The unreasonable belief in the possibility of getting rich quick is the primary reason that people get burned.

Big leaps in share prices should be justified by the future prospects of the underlying companies.

Related: Why I Became A DIY Investor

Keep yourself informed and keep your emotions in check.

(Source on market bubbles: Investopedia)

Print Friendly, PDF & Email


  1. Money Beagle on May 29, 2013 at 5:34 am

    I have a post coming out tomorrow where I give my thoughts on whether there is a bubble or not in the market. I’ll give a sneak peak by saying that balance sheets have been improving dramatically for companies…so that might give an indication of which way I’m leaning 🙂

    • Boomer on May 29, 2013 at 8:19 am

      @Money Beagle: I look forward to reading your views.

  2. Robert on May 29, 2013 at 6:00 am

    I suppose if you predict enough events, some of them will pan out. I tend to have the unwavering belief that the future will always surprise. Boomer’s “what can we learn” paragraphs provide some wisdom in this regard as they point to dealing with future uncertainty.

    • Boomer on May 29, 2013 at 11:27 am

      @Robert: The stock market rises and falls naturally and some company shares can increase considerably based on things like high demand (Apple) and new, innovative products (original Blackberry) which is usually not sustainable in the long run.

      Some prudent people sell and crystallize profits. Others who normally wouldn’t make the investment hear of all the money their friends are making and become afraid of missing out – so they buy at near peak levels and then panic when the price drops.

      While we all want to make money – excessive greed for fast and easy riches is not the way to determine your portfolio purchases.

      • Robert on May 29, 2013 at 12:18 pm

        @Boomer. I agree with most of what you replied to me although I cannot see the connection to what I wrote.

        Personally I have little interest in hot stocks. People may make money on these short term plays but the bet is largely on the emotions of the market. I prefer to place stock bets on business concerns which have much longer cycles than human whims.

  3. Glen Craig on May 29, 2013 at 9:07 am

    I think once the lay-person hears about some industry making tons of money then you are getting close to a bubble burst. If you see it on TV all over then forget about it. We as individual investors are probably the last to get any real information. So once you think you are going to invest in something and make a ton of money quick it’s already too late. Slow and steady wins the race here not hot-for-today investments.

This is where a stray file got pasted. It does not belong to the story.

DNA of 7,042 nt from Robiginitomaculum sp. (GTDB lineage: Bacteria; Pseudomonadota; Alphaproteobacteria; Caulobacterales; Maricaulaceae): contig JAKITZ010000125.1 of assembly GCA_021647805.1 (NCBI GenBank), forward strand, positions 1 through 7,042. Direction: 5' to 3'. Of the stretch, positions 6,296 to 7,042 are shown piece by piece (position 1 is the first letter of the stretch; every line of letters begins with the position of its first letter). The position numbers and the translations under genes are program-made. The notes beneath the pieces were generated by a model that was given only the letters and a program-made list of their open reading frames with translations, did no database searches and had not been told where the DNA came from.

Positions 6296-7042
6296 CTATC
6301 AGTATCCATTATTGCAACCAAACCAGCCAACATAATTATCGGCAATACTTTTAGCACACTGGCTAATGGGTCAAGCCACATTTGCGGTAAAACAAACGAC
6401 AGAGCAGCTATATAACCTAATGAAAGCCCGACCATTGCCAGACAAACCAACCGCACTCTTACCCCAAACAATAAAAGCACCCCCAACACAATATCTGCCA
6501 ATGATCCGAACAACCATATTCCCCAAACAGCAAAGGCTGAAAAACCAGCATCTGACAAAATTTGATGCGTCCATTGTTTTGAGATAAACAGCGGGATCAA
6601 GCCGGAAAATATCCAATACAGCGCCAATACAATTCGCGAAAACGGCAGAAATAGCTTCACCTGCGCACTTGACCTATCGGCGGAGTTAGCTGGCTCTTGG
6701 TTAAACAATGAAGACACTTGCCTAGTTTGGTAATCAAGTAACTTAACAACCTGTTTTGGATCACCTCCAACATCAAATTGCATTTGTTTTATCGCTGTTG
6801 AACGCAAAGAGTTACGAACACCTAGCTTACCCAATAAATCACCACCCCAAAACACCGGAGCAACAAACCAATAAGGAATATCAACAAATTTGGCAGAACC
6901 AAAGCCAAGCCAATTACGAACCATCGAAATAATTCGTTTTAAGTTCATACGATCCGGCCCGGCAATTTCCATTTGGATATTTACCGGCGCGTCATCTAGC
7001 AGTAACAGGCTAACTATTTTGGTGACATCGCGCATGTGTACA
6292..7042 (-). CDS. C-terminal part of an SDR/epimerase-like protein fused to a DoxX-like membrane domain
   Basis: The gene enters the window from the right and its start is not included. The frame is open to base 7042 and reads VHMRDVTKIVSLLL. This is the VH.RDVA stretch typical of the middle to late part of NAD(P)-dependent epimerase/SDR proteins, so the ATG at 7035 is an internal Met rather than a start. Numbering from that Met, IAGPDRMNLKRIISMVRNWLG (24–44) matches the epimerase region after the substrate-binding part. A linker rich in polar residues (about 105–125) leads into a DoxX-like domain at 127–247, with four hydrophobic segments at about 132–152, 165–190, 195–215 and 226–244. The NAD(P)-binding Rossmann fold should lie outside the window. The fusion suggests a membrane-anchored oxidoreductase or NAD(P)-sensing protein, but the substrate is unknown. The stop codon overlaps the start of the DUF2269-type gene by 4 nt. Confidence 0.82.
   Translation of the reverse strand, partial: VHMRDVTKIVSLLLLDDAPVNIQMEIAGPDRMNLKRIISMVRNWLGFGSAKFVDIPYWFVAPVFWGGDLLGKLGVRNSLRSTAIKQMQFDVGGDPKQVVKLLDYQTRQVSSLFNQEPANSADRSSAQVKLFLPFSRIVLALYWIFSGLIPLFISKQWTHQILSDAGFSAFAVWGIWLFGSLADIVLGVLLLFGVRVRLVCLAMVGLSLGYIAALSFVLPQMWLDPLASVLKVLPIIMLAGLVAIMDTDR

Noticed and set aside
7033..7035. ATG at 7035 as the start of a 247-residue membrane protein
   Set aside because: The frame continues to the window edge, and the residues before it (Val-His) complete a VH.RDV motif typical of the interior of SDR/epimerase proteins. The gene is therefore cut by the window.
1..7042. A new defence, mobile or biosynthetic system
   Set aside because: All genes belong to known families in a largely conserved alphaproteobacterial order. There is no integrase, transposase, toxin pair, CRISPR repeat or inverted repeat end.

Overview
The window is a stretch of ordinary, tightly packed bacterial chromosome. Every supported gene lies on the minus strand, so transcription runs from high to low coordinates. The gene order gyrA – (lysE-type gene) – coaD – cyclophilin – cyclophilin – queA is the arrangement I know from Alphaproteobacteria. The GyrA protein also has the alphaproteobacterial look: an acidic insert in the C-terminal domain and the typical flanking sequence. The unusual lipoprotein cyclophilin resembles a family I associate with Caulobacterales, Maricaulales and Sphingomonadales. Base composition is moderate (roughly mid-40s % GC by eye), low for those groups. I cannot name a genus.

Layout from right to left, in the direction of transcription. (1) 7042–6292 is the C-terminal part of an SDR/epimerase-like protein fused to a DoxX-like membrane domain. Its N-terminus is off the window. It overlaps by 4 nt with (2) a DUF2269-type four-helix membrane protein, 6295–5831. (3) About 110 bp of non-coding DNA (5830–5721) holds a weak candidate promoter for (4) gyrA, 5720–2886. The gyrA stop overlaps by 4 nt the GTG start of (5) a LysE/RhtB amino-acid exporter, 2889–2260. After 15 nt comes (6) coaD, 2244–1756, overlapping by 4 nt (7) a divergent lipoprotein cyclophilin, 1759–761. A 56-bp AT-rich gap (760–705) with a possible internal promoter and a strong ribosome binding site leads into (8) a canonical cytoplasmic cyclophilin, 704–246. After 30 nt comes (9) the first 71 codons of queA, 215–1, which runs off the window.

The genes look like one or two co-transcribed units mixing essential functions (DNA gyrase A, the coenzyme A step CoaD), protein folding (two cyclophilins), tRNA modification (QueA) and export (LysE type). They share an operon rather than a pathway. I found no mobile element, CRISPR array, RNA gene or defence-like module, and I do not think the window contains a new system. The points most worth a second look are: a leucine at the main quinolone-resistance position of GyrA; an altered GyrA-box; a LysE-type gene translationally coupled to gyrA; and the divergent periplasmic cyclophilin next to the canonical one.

• Bryan@Fatwallet on May 29, 2013 at 9:16 am

      Pretty much this.

    • Boomer on May 29, 2013 at 11:31 am

      @Glen Craig: Once you start hearing about fast rising investment products from your waiter, hairdresser and realtor, you should know it’s got to be pretty close to the peak.

      You are so right – slow and steady and smart is the way to go.

      • Bryan Jaskolka on May 30, 2013 at 9:56 am

        See, I have to disagree. I think that may have once been the case, when it took forever for the word to trickly down to the common person. However in today’s social media age, where everyone knows way too much about what people are doing all the time. I stay away from the stock market, so I can’t analyze on that aspect. But I don’t think that just because people hear about high real estate prices it means that there’s a bubble forming. You don’t even have to go out and buy a paper anymore to find out the YOY or month over month differences. Just turn on your laptop and check out the latest headline blaring back at you.

  4. Bet Crooks on May 30, 2013 at 7:36 am

    My personal guess is that gold has been the latest bubble. For sure if you look at its long term price vs its price since 2006 it looks like a bubble ready to pop, to me at least. I’ll be interested to see its value in 5 years. I’m not worried about it though as I don’t hold any.

    Bubbles make a good argument for asset diversification: some stocks, some bonds, some cash/GICs, some real estate, some gold. Maybe a few tulip bulbs, beanie babies, or baseball trading cards…..

Leave a Comment

Join More Than 10,000 Subscribers!

Sign up now and get our free e-Book- Financial Management by the Decade - plus new financial tips and money stories delivered to your inbox every week.